Which is Better, Makeup Brush or Sponge?

Makeup brushes have always been the go-to for the modern gal (or guy) who is delving into the world of makeup for the first time. Sponges, meanwhile, have an old-school vibe to them — something our mothers and grandmothers used to apply their powders in their small compacts. But, over the past few years, sponges have experienced a resurgence, with some beauty companies giving the typical look of a sponge a modern twist.

With this evolution in makeup tools, it leaves us makeup lovers wondering, “Which one is better?” The answer to this depends on a few factors, from what kind of coverage you wish to achieve to how much time you can afford to spend on applying your makeup. Let’s take a closer look at which makeup tool reigns supreme in your makeup routine:

 

Which Makeup Tool is Right For You?

Whether you prefer one over the other or you alternate between the two regularly, your choice between using a makeup brush or sponge can depend on several factors. From what kind of finish you would like to achieve to your skin type, a makeup brush and sponge can provide a completely different end result to your makeup look.

Let’s look at the different factors you should consider when deciding between which tool to go for before starting off with your makeup for the day:

Coverage: Full or Sheer?

When applying foundation, you can either go completely full coverage or opt for a sheer finish for a more natural look. You’d think either of these results would depend on the type of foundation you use, which to some extent is true. Applying a heavyweight foundation would generally give your skin higher coverage compared to something more lightweight such as a tinted moisturiser or BB cream. However, the texture of your foundation is not the only thing that matters when it comes to the amount of coverage you want. Even with a heavyweight foundation, a sheer finish can be achieved simply by using a makeup sponge in place of a brush. All you have to do is dampen the sponge and dab the foundation gently onto your skin. Plus, the moisture from the sponge will lend your skin a dewy appearance not easily achieved with a brush. If you want a fuller coverage or wish to hide any skin imperfections, then you can either build up your layers of foundation with a sponge or use a dense foundation brush to buff the product onto your skin.

Skin Type: Oily or Dry?

You might be thinking, “What does my skin type have to do with using a makeup brush or sponge?” Well, while having a particular skin type does not necessarily mean you have to limit yourself to just one makeup tool, sticking to one over the other does have its benefits. For instance, if you have dry skin that often flakes or peels, applying your makeup using a brush can sometimes aggravate those skin issues even more. The buffing and swiping motion of the brush can worsen the flaking and peeling, which will make it even more difficult for you to apply your foundation smoothly. Using a damp sponge, however, is much gentler on this skin type as long as you use a dabbing motion to apply your makeup. On the other hand, if you have oily skin, a damp sponge might not provide their skin with the nicest finish as the moisture from the sponge can provide too much dewiness for their already oily skin. If you do use a sponge, just be more careful with the amount of product you apply and remember to set your makeup with a light dusting of powder and setting spray to keep your skin matte.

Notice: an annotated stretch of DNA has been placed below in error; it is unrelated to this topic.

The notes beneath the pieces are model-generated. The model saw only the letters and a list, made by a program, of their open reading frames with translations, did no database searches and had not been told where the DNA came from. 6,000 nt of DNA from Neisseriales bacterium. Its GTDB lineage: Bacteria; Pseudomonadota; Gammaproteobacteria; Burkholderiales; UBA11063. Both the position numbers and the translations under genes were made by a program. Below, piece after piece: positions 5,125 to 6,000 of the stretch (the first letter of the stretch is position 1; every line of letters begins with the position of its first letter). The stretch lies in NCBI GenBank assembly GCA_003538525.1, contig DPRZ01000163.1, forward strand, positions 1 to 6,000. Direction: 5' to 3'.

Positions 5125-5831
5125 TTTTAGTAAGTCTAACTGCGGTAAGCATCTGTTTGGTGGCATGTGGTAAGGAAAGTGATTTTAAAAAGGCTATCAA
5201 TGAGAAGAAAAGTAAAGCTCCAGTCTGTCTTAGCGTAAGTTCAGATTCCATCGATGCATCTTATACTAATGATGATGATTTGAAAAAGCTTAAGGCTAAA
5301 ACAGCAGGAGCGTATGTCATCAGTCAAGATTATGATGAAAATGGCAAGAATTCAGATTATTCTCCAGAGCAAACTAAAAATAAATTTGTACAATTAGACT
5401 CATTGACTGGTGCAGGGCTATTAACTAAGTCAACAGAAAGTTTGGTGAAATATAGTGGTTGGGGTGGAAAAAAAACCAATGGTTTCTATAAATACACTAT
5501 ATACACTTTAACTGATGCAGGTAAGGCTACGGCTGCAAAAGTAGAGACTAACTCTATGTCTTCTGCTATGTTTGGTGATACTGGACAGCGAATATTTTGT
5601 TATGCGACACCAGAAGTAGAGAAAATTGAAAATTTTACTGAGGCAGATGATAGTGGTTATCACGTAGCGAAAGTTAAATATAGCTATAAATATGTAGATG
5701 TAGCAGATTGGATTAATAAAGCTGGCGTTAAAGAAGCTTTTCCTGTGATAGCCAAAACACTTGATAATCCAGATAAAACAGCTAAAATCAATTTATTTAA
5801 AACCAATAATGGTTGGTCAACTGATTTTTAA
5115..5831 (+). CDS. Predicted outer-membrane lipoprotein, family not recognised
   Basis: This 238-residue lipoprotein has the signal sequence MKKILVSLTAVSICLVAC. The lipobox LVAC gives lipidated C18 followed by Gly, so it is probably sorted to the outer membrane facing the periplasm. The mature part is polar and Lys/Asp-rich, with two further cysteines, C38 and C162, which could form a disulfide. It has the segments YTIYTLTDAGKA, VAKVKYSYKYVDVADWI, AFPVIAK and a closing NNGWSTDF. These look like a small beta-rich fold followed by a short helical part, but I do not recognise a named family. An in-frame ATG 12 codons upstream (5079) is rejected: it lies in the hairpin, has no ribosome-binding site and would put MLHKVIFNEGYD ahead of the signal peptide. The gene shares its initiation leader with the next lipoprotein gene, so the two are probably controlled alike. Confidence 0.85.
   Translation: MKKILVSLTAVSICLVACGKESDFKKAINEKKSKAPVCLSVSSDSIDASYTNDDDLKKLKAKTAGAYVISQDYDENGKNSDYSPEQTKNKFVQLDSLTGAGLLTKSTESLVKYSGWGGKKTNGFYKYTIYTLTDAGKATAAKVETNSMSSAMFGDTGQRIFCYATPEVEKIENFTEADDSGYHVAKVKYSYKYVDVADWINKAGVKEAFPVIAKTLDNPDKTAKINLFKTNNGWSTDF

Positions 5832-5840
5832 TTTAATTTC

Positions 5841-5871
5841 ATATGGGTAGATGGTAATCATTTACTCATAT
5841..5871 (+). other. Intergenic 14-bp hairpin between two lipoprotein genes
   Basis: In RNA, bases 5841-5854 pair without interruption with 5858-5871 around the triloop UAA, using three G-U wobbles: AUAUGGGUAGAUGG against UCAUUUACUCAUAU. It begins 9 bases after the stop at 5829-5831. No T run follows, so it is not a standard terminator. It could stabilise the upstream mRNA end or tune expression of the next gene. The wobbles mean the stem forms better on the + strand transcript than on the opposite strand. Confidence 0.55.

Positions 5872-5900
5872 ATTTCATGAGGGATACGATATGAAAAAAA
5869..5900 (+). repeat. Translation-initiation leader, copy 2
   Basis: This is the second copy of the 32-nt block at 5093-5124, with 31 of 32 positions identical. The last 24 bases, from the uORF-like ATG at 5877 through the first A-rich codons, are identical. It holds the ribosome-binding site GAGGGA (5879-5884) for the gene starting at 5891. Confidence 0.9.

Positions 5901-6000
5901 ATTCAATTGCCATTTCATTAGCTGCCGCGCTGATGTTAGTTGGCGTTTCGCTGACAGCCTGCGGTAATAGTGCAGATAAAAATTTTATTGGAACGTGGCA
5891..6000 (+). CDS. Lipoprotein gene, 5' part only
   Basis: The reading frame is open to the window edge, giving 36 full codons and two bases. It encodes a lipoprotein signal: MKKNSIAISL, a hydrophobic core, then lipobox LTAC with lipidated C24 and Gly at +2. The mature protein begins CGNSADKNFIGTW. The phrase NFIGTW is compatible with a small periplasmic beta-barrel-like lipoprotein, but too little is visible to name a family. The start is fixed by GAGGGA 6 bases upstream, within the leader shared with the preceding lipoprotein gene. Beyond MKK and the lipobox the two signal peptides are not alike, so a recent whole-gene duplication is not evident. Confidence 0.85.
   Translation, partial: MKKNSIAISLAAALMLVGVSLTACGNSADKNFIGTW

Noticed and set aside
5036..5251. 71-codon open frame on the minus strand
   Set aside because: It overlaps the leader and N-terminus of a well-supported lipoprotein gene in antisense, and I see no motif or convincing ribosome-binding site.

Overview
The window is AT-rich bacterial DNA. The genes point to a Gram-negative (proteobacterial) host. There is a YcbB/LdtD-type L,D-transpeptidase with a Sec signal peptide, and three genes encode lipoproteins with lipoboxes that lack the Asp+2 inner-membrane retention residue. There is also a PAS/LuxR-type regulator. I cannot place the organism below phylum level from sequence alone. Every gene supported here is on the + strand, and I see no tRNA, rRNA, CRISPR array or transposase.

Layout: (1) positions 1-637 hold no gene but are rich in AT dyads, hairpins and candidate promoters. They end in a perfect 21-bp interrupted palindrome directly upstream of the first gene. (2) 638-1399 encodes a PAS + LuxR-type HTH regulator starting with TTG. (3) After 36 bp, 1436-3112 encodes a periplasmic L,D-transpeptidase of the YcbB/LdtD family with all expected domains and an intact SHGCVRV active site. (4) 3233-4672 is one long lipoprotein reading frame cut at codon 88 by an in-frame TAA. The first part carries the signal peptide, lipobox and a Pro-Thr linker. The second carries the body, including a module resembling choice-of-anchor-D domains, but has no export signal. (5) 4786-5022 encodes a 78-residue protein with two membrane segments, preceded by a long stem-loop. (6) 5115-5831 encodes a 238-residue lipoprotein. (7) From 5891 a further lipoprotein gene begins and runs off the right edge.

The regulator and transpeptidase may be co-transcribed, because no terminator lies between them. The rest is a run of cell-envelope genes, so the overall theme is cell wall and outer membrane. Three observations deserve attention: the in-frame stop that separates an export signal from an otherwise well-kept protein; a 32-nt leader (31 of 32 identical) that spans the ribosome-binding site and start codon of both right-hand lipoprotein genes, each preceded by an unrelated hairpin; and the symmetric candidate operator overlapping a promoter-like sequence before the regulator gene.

Skin Condition: Sensitive?

For those with sensitive skin, applying makeup with a brush can sometimes be too harsh due to rough bristles as well as the constant buffing and swiping motion of application. If you find that your brushes tend to aggravate the sensitivity of your skin, try using a sponge instead. The soft texture of the sponge will undoubtedly be more gentle on your delicate skin, making your makeup application a more pleasant experience.

Time: In a Rush or Free as a Bird?

Even though a damp sponge can provide our skin with a natural yet flawless finish, this result admittedly takes a lot more time to achieve (unless you already have naturally flawless skin, to begin with). If you wear makeup on the daily and do not have the luxury in the mornings to spend an hour just on your foundation, using a sponge might not be the best option as it takes a few layers to build up a reasonable coverage. On days when you are totally in a rush, go for a brush instead, which will allow you to achieve good coverage after one or two layers of foundation (this depends on the texture of your foundation too, of course).

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